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To the south of Jupiter the South Temperate Belt (STB) is disturbed and split as it passes around Oval BA (aka ‘the little red spot’) which is itself pale-pink but with a dark annulus surrounding it making it relatively easy to find. The northern half of the STB extends prograde around most of the planet, fading out over the last 90 degrees or so as it approached the disturbed area just south and retrograde of the GRS; the southern half fades out as it merges with a slight thickening of the dark belts surrounding the South Polar Region (SPR). Orbiting in the northern edges of this region are at least 9 white-oval storms, two of which collided just to the south of Oval BA during the reporting period but I am unsure, as yet, what the outcome of this interaction will be.
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Having scanned north to south across Jupiter we must now consider the series of mutual-events occurring between Jupiter’s main four ‘Galilean’ moons. In the period we were observing the orbit of these moons edge-on such that they all appear to transit Jupiter in a narrow belt contained within the EZ with the shadows cast by these moons contained within the same area. This means the moons will, on occasion, pass directly in front of one another, known as an occultation, or have their shadows fall on each other, known as an eclipse. It can be fascinating to watch these moons merge or fade out and re-appear over a period of just a few minutes and a list of mutual events is published under the planetary News section of the SPA website; mutual events continue well into spring.
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On the 13th of December Simon Kidd imaged the merger of Io and Europa and these two moons, because they occupy the closest two orbits to Jupiter of the Galilean moons, appear to interact most often in the sequence of events. Steve Norrie caught Io and Europa in transit across the face of Jupiter on the 26th of December with Ice-covered Europa being particularly bright in reflected IR light, thus appearing as a red spotlight in his image.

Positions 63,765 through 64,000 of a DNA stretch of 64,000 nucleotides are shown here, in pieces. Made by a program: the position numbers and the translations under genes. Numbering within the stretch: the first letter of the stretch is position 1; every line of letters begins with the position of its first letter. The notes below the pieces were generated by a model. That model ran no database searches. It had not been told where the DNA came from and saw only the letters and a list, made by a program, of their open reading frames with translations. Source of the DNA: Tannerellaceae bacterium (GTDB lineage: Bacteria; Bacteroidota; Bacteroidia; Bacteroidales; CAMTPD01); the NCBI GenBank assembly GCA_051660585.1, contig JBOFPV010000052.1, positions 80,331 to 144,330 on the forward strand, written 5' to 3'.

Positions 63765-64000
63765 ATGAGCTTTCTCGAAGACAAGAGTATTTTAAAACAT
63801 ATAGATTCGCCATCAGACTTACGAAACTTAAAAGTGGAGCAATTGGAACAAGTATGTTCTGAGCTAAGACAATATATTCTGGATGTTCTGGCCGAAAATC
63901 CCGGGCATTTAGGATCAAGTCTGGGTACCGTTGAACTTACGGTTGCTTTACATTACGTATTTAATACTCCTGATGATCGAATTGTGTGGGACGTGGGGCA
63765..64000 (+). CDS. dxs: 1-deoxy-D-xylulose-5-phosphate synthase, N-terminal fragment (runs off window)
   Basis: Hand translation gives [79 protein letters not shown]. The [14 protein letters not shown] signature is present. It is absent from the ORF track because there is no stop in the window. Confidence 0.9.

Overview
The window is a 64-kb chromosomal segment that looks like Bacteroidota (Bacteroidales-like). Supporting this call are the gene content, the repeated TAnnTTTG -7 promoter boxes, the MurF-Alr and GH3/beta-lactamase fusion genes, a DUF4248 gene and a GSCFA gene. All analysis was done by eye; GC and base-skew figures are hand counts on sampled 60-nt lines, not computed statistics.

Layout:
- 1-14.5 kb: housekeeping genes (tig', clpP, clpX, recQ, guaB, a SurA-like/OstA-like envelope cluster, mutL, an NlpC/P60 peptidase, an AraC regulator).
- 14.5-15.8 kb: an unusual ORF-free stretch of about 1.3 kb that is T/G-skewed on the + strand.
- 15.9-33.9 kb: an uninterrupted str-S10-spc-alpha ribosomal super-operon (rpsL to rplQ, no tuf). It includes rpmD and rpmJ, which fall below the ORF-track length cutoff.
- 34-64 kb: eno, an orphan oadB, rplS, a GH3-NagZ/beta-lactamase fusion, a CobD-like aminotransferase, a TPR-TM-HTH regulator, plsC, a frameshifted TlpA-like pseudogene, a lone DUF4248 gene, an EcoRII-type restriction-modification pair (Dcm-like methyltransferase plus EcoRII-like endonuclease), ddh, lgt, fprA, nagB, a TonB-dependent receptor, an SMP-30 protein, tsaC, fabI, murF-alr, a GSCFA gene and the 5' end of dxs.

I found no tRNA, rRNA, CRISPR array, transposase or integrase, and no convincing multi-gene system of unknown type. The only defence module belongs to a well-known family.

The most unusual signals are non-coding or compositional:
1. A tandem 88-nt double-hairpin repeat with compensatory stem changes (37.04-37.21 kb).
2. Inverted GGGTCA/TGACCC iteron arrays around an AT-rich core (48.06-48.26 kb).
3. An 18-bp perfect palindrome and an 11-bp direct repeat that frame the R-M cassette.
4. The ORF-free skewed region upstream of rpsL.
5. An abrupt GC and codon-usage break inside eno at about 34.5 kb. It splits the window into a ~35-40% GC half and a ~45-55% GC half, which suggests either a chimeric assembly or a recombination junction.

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On the morning of January 24th the last in a series of three triple-shadow transit events occurred in which the dark shadows of three moons could be seen at the same time on the face of Jupiter. This event will not happen again until 2032 so a number of members did their best to capture it. The problem was that the triple-transit occurred from around 0630 to 0650ut with Jupiter rather low in the western sky and, on the day, jet-stream activity over Britain made the seeing conditions very poor. Paul Crossland took an amazing sequence of images showing development of the transits from single to double shadows; his image at 0501ut has caught three moons, two shadows and WSZ as an added bonus. His last image from 0632 may have just caught the edge of the third shadow as it fell on Jupiter. I say ‘may’ because seeing was so poor at this stage that, perhaps, a degree of imagination is needed to see these shadows in the images; this is certainly true of my own image taken at 0640ut.
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Steve Norrie and Mike Brown had similar problems but Mike’s image at 0611ut captures Io in transit, just about to complete its merger with the shadow cast by Calisto and trailing its own shadow slightly within the EZ. Steve’s image of 0639ut also shows Io in transit with two definite and the hint of three shadows. Dale Holt made an excellent sketch at around 0550ut with Io approaching the CM and its shadow starting to merge with the shadow of Calisto; Calisto and Europa being just off the eastern limb. Excellent work there from section members and I thank them for making the effort.
Moving on to other observations, Uranus started the period well-placed but declined to the west markedly by the end of January and did not show any more signs of the large northern-hemispheric storms hinted at in the last reporting period. My own observations of December 3rd showed a bland and detail-less disc while Graham Taylor’s image of December 23rd, taken in the infra-red with the Bradford Robotic Telescope, revealed a bright north-pole region but no concentrations or other details that might be storm features. We will have to wait until the summer to get another detailed view of Uranus and to find out if the storms persist.
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Venus has started to become a prominent evening star; still quite low to the western horizon after sunset it will improve dramatically in the next reporting period and become an important target for observation. Over Christmas Tony Ireland took two atmospheric wide-field views of Venus, on both the 28th and 29th of December and John Fletcher added another from the 29th taken with a longer lens and showing a hint the planet’s phase. February and March offer excellent opportunities for viewing both Jupiter, with its continuing mutual-events between moons, and Venus as it becomes a dazzling beacon in the evening sky. Thank you to all section members for your contributions and I look forward to seeing your results for the next reporting period.
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Alan Clitherow.